[ 9 Pa. Commw. Page 571]
and distinct violation of Section 604 of The Insurance Department Act of 1921, May 17, 1921, P.L. 789, as amended (40 P.S. § 234)."
Section 604 prohibits any individual from transacting business within this Commonwealth as the agent of an insurance company without a license as required by The Insurance Department Act of 1921. Section 639 of that Act, 40 P.S. § 279, authorizes the Insurance Commissioner, inter alia, upon satisfactory evidence of the violation of Section 604, to impose a penalty of not more than one thousand dollars for each and every act in violation of Section 604 by an agent of any insurance company.
We clearly have here findings of fact, supported by substantial evidence, which support the conclusion of law that Wallace violated Section 604 of The Insurance Department Act of 1921.
Nevertheless, we have great difficulty in accepting a penalty of $14,705 because of a failure to apply for a license which could have been obtained for $5.00. Our sense of propriety is even more disturbed by the fact that Wallace's failure to obtain the license may have been an honest oversight on his part and by the fact that, even after the first hearing in this case, the Insurance Commissioner saw fit to issue Wallace a license to sell casualty insurance for Safeguard.
However, we do recognize (1) that the record discloses that Wallace's sales of casualty policies for Safeguard generated over $600,000 in premiums and $196,000 in commissions during the two-year period in question; (2) that Section 639 empowers the Commissioner to impose a penalty of as much as one thousand dollars for each and every violation of Section 604; (3) that the Commissioner did impose a penalty of five dollars for each violation; and (4) that, most importantly, to modify the order would be to substitute our discretion for that of the Insurance Commissioner, which we may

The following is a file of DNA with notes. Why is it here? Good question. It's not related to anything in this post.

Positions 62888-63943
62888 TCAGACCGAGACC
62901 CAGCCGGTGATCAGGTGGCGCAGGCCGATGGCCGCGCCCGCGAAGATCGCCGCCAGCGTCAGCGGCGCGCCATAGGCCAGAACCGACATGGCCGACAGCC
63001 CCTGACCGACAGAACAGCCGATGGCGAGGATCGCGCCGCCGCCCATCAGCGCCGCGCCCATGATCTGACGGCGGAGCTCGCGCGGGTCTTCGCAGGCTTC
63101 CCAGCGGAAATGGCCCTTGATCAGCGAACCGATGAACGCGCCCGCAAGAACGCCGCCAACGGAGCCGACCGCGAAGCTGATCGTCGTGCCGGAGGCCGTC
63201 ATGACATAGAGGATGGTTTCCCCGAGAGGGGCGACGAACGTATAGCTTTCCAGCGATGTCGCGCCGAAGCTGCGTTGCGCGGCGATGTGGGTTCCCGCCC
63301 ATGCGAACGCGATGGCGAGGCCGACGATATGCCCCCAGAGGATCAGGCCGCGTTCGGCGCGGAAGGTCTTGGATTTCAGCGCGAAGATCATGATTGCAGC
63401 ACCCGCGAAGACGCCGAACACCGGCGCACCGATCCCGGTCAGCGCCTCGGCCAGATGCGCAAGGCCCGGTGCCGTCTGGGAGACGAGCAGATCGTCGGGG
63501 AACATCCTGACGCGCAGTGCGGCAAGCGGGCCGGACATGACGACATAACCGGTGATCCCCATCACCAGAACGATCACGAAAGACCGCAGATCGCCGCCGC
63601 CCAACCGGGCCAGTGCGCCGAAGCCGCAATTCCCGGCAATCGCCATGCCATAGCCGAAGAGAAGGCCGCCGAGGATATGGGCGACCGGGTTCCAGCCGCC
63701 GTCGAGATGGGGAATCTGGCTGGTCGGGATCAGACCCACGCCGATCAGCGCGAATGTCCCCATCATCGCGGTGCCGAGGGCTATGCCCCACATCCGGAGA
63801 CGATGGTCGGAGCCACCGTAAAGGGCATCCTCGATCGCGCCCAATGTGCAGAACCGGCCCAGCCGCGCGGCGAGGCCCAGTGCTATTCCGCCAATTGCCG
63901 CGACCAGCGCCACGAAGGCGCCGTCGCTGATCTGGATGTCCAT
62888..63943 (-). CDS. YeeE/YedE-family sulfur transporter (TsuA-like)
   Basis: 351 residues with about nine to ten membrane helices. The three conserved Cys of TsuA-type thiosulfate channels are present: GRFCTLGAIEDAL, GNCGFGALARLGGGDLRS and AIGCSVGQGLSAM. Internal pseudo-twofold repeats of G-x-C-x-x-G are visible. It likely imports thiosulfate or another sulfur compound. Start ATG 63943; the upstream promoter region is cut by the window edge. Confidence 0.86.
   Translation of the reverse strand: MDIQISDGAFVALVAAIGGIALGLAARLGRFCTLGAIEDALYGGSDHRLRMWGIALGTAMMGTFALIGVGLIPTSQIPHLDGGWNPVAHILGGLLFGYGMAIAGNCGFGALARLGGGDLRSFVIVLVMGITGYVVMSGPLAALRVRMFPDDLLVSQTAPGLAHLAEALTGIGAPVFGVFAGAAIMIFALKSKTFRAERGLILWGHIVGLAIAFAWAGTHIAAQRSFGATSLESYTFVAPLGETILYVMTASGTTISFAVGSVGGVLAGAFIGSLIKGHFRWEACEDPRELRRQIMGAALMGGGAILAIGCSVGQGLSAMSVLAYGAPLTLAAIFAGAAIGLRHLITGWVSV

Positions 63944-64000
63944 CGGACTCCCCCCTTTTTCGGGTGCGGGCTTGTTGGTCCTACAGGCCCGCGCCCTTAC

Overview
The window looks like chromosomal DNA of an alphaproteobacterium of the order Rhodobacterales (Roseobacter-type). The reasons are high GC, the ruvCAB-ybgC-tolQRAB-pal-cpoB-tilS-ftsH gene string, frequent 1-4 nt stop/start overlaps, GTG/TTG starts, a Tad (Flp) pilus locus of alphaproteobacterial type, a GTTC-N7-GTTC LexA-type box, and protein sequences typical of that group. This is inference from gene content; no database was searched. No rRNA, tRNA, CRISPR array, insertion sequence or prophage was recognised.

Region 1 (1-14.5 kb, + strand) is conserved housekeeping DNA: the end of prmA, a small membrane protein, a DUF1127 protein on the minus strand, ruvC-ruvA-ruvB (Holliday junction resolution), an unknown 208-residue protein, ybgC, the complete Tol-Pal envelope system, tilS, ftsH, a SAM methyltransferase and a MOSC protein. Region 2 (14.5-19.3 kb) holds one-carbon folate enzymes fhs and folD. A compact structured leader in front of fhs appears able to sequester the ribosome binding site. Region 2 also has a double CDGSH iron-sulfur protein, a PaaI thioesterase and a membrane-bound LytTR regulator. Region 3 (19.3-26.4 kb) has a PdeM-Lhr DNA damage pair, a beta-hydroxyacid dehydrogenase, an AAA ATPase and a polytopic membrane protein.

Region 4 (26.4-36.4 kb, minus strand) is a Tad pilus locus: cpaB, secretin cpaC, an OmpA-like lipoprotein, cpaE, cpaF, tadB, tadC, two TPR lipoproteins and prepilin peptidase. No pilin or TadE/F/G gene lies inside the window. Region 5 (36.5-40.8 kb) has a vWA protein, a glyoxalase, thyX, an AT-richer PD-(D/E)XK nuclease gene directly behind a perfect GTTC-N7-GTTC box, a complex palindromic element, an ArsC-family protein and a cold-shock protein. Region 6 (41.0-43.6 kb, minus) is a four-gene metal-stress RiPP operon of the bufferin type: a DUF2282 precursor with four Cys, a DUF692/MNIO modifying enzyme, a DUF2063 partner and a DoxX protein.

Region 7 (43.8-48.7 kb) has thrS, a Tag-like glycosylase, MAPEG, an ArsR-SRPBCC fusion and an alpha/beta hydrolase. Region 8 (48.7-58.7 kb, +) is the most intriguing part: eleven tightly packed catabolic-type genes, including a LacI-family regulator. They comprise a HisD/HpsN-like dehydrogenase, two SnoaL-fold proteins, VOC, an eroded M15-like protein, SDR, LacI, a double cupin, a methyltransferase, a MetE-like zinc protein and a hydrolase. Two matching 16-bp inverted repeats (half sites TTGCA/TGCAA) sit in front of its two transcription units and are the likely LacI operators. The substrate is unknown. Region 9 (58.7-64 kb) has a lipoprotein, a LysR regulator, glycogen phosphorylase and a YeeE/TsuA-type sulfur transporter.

[ 9 Pa. Commw. Page 572]
not do. State Real Estate Commission v. Farkas, 1 Pa. Commonwealth Ct. 134, 274 A.2d 238 (1971); State Real Estate Commission v. Bewley, 1 Pa. Commonwealth Ct. 85, 272 A.2d 531 (1971). Since there was not a manifest abuse of discretion in the imposition of the dollar penalty, this Court is duty bound to affirm the adjudication of the Insurance Commissioner.
And now, this 31st day of July, 1973, the appeal of William E. Wallace from the adjudication, dated August 22, 1972, of the Insurance Commissioner of Pennsylvania is hereby dismissed and the said adjudication is hereby affirmed.
Dissenting Opinion by Judge Rogers:
I respectfully dissent.
The record establishes that by invariable custom, Pennsylvania insurance companies transmit to the insurance department the applications of licensed brokers for the special license needed to sell their policies. These special licenses are issued to qualified brokers such as the appellant as a matter of course. One of the companies for whom the appellant was appointed to sell policies neglected to send his application for the special license or, as the company asserts, the application was sent by it but was lost in the mail or by the Department. In connection with, but incidental to, the investigation of an entirely different matter regarding the company in question, the Department ascertained that the appellant, who was selling policies, had not been issued the special license. There is not the slightest hint of any wrongdoing by the appellant. There is no suggestion that the appellant did not believe he had applied for a license or that one had issued, that he gained any advantage by not applying or that a license would not have issued as of course if the application
[ 9 Pa. Commw. Page 573]
had reached the proper office of the Department. Indeed, the Department issued the license upon appellant's application and payment of the $5.00 fee while these hearings were in progress. I believe, therefore, that the penalty of $14,705.00 imposed by the Commissioner was an outrageous exaction, accompanied as it was by a 60-day suspension. The relevancy to the propriety of the amount of the penalty of the facts that the appellant sold a lot of insurance and made substantial commissions, in the light of the clear fact that a license would have issued if the application had reached the Department, escapes me. The Commissioner is given the right to impose penalties for the purpose of punishing and thereby discouraging wrongdoing, not so that he may produce revenue for the Commonwealth.
I would modify the Commissioner's order by the reduction of the penalty to One thousand dollars ($1,000.00).